Cowboy Up in Big Sky
Rodeo is now a summer highlight in Big Sky, with two events set in July. The Big Sky Community Rodeo features some of Montana State University’s finest up- and-coming rodeo athletes competing in a variety of disciplines. Food trucks and a street dance are part of the fun. Also in July, some of the best professional bull riders in the country visit for Big Sky PBR, scheduled July 21–23, 2022, at the Big Sky Town Center. The event also brings in top entertainers to per- form after the nightly bull riding competition.
Eye in the Big Sky
Just two weeks after it was installed at the top of Lone Peak, an artificial intelligence camera detected a plume of fire in the Taylor Fork drainage 13 miles away, soon to be called the Shedhorn Fire. The artificial intelligence camera was installed in early September by the company Pano AI as part of a pilot program to test its ability to detect wildland fires in the Big Sky area. On September 27, the camera detected smoke and sent a signal to company headquarters, which analyzed the threat, determined it was an actual fire, and then sent a 911 alert to the Big Sky Fire Department. The Shedhorn Fire ultimately burned 75 acres until it was controlled in early October.
Public Art in Transition
Gibbous, a kinetic sculpture by Pedro de Movellán, is now installed in the roundabout on Town Center Avenue. De Movellán is one of the world’s most well-known kinetic sculptors. He’s famed for his detailed works that deliver unpredictable motion. Meanwhile, Menhir, the sculpture by Bozeman artist Zak Zakovi that has long stood in the roundabout, will be moved to become the first sculpture in the new Big Sky Sculpture Trail between Wilson Plaza and the Ousel Falls trailhead. A trend to mix trails with public art is sweeping the Intermountain West, and Big Sky is on point. Look for more sculptures along the trail soon.
Big Sky Resort’s most iconic chairlift has been transformed. The winter sports community got a first look at the big, fast, and silent lift when Swift Current 6 debuted on opening day. The high-speed chair is now the fastest six-person lift in North America—also the quietest and most technologically advanced. The project to replace the 25-year-old lift that is the main artery out of the base area has been two years in the making. The chairs were ex- panded from four-person to extra-wide six-pack chairs outfitted with heated seats and bubbles to protect skiers from wind. The new Swift Current 6 will cut ride times nearly in half, from 12 to seven minutes. “In upgrading our chair network,” says Stacie Mesuda, Big Sky Resort public relations man- ager, “Big Sky is investing in the best technology available. Along with Ram Charger and Powder Seeker, the new chairs are wind-resistant, comfortable, and fast. We’re excited to have them at the Biggest Skiing in America.”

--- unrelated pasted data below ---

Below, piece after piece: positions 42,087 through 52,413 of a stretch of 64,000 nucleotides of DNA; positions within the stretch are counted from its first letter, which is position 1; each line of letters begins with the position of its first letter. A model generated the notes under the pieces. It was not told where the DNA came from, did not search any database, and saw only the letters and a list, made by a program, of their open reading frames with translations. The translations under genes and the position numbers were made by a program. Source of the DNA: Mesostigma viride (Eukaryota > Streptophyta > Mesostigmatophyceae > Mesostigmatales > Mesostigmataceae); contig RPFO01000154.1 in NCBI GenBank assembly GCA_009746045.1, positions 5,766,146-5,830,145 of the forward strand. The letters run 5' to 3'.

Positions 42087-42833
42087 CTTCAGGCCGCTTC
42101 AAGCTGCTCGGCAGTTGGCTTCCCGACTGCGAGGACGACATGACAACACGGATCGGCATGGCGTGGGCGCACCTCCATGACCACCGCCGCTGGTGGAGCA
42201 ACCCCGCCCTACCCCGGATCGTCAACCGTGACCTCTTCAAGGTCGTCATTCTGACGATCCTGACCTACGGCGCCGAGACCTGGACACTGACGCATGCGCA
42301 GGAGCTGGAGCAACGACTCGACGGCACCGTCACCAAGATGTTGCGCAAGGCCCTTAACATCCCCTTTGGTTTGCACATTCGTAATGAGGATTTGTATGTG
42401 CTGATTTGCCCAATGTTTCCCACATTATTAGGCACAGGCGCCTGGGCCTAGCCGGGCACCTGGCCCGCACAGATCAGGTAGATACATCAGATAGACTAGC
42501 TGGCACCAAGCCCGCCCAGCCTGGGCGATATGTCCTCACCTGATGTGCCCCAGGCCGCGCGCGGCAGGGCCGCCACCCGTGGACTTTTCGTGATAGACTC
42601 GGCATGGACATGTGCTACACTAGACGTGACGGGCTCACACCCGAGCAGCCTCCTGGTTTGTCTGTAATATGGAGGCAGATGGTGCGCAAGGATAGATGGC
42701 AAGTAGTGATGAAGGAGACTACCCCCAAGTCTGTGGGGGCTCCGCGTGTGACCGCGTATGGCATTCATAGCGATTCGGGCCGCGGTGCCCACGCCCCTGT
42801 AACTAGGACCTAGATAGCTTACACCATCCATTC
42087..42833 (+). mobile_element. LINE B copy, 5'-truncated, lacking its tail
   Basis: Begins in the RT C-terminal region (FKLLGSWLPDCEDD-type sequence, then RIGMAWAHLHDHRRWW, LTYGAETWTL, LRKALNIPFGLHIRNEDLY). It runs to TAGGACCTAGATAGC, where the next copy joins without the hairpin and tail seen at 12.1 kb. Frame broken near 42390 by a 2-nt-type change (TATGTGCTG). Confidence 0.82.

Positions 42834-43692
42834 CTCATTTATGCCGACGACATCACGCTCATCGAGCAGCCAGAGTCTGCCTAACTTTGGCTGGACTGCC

A Better Home for Summer Music
Len Hill Park, a 3.3 acre open space in the heart of Big Sky Town Center, reopened this summer after much renovation, cementing it as the area’s go- to concert venue. Recent improvements provide an amphitheater setting for concerts and theater. Len Hill Park will be the location of the popular summer Music in the Mountains concert series. Add in the new ice rink and BASE community center that’s nearing completion, and Len Hill Park will be at the center of things.
More Shows to Catch
Offering world-class music, theater, dance, and more, the expanded Warren Miller Performing Arts Center schedule brings art and entertainment to Big Sky. It’s an intimate “pin-drop” venue to catch international and local talent. Shows at the center include stand-up comedy, live performances by bands and solo acts, classical ballet, and even outdoor performances. It’s everything from Shakespeare to Guitar Night. To learn more about upcoming shows, visit www.warrenmillerpac.org.